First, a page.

A landlord threatens to call the fire department to evict his tenants

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A landlord threatens to call firefighters to evict his tenants

A tarp has been installed in Wasim Osman's apartment due to water dripping from the ceiling.

After Sherbrooke, it is the turn of Montreal tenants to denounce the actions of a property manager and owner in Estrie, Tristan Desautels. A Radio-Canada investigation shows that he would threaten to call on the firefighters to evict his tenants in order to renovate the building. The latter believe that Tristan Desautels would also have been negligent by failing to intervene quickly for a roof pierced in multiple places.

It was a magnificent place, but now, like you see [it is no longer]*, was sorry Wasim Osman, pointing to the tarp hanging from the ceiling of his small apartment at 255 rue du Square-Saint-Louis, in Montreal.

Since August 8, it has literally been raining inside. That day, a man pierced the roof in several places with a drill. Wasim Osman had the reflex to draw his phone to film the scene.

Holes are visible on the roof. Wooden splints are visible, showing that the drill has forced the wooden frame.

The man, who was unknown to the tenant, refused to name himself and it was impossible for us to identify him. His intervention, however, caused a significant infiltration of water when the rain fell on Montreal just a few hours after his passage. It was like waterfalls, recalls Wasim Osman.

Wasim Osman is saddened that the representative of the company that owns the building, Tristan Desautels, was late in making emergency repairs to stop the water from seeping in, when he was arrested on multiple occasions.

It was only three weeks later, the day after a Radio-Canada team visited the building, that the roof was repaired.

Wasim Osman and three other tenants of the building denounce the negligence of Tristan Desautels. They believe that this laxity is in addition to the strategies deployed by the landlord to evict them. He continued to pressure and harass me to leave the apartment, even though I told him explicitly that I had no intention of leaving*, testifies Michael Wozny, one of the tenants.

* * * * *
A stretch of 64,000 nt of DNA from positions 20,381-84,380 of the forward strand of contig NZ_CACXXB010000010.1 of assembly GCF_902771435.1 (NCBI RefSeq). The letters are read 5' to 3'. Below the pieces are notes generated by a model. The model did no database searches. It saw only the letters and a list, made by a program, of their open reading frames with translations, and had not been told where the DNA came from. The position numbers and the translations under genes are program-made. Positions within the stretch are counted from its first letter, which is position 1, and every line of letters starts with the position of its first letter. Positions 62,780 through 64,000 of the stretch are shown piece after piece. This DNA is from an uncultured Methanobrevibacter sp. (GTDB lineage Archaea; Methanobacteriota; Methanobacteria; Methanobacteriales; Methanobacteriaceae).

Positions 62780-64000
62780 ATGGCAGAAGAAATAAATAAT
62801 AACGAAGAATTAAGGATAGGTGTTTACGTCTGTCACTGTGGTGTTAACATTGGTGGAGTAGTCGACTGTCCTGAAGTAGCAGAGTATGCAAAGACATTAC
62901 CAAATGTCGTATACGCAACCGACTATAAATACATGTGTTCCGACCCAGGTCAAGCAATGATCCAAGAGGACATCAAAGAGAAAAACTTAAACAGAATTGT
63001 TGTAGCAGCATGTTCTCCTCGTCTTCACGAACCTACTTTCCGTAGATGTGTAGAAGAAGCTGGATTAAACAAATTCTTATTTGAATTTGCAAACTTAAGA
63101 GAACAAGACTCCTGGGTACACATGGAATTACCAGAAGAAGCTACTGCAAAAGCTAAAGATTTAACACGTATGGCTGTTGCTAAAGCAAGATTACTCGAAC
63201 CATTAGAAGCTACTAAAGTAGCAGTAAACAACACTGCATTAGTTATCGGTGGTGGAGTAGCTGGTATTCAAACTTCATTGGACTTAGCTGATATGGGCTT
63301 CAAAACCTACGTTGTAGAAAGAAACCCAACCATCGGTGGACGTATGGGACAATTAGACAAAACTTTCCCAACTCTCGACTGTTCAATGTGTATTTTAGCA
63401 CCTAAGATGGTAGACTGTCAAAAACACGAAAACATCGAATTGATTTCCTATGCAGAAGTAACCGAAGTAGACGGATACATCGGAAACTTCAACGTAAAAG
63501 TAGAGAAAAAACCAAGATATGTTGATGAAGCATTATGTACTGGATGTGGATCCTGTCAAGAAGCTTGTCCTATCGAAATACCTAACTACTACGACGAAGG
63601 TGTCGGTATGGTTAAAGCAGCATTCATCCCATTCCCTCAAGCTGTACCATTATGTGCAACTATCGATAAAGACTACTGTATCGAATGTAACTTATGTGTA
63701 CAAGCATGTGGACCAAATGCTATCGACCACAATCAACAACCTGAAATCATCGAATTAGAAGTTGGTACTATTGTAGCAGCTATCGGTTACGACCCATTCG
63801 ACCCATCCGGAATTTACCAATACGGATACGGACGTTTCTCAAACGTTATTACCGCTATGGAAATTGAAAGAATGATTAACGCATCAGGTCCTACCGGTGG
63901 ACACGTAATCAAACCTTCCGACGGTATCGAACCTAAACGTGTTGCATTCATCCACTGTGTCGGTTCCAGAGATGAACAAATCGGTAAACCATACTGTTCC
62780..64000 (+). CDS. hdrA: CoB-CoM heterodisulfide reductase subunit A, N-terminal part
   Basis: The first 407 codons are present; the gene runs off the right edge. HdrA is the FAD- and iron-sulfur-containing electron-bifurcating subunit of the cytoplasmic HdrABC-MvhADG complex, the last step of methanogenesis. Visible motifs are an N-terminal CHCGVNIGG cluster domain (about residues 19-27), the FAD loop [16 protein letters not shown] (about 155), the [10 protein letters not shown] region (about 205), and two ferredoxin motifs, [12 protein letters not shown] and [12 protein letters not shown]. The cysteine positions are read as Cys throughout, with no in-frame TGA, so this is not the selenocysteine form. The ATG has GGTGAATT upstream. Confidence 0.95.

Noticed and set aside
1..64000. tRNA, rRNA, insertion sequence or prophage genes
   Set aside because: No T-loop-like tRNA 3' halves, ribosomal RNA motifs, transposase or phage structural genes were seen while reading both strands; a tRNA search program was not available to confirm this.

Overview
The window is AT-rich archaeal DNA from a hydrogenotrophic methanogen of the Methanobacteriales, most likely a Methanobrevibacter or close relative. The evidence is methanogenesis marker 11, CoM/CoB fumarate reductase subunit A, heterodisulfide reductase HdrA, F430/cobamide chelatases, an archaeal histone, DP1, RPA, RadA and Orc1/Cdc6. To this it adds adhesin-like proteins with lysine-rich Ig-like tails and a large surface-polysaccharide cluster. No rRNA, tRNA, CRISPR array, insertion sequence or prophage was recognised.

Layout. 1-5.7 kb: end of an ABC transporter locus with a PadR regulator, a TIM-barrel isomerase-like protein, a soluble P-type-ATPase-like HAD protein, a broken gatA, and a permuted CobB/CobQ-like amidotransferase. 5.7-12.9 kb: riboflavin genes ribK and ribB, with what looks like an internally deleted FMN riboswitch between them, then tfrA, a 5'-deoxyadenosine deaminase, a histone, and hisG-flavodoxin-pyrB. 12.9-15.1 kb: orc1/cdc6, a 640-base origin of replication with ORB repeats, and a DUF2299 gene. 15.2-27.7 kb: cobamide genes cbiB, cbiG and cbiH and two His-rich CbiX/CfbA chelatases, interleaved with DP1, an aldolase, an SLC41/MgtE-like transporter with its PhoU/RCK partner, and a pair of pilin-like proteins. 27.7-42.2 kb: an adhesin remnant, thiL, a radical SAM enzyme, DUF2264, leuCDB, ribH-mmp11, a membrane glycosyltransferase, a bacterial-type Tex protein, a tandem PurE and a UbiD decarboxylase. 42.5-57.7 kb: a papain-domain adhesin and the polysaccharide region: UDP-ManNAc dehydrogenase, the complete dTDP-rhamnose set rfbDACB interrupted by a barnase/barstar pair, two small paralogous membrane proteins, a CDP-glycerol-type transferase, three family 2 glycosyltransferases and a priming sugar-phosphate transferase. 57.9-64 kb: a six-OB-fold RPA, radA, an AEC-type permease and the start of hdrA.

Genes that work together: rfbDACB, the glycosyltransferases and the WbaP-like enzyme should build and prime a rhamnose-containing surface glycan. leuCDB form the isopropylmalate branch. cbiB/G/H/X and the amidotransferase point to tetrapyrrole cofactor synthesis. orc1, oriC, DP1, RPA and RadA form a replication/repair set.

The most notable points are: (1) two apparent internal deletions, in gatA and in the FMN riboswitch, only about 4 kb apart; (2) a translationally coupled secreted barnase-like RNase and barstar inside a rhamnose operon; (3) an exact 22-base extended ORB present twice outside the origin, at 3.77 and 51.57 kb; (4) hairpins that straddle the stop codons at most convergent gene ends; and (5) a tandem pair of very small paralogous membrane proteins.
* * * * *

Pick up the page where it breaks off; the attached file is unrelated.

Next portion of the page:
It's literally raining in Mr. Osman's apartment.

The company represented by Tristan Desautels became the owner of the building on July 6, 2022. The next day, Tristan Desautels tried to convince the tenants to terminate their lease.

He claims that the building is dangerous and that he needs to do renovations. He mentions that the firefighters could evict them overnight. It's the blackmail he did, that we were going to find the house barred and that we were going to be evicted by the firefighters, protests Jean-Roch Boivin, a tenant who lives there. building for over 30 years.

In an audio recording recorded by Wasim Osman and an email obtained by Radio-Canada, Tristan Desautels claims that all it takes is one call for firefighters to evacuate the places.

“We can just call the fire department and you'll be out. […] You can take a chance and not believe me, but you will all have a surprise.* »

— Tristan Desautels, excerpt from an audio recording

Wasim Osman filmed this interview with Tristan Desautels

Verification made: the City of Montreal indicates that it carried out an inspection on August 16 and no evacuation was justified. The former owner of the building confirmed to us that on the day of the sale, the building was safe.

The tenants we met all say that Tristan Desautels was very insistent that the tenants quickly sign a lease termination document.

Legally speaking, this is landlord harassment of the tenant, comments housing lawyer Daniel Crespo Villareal.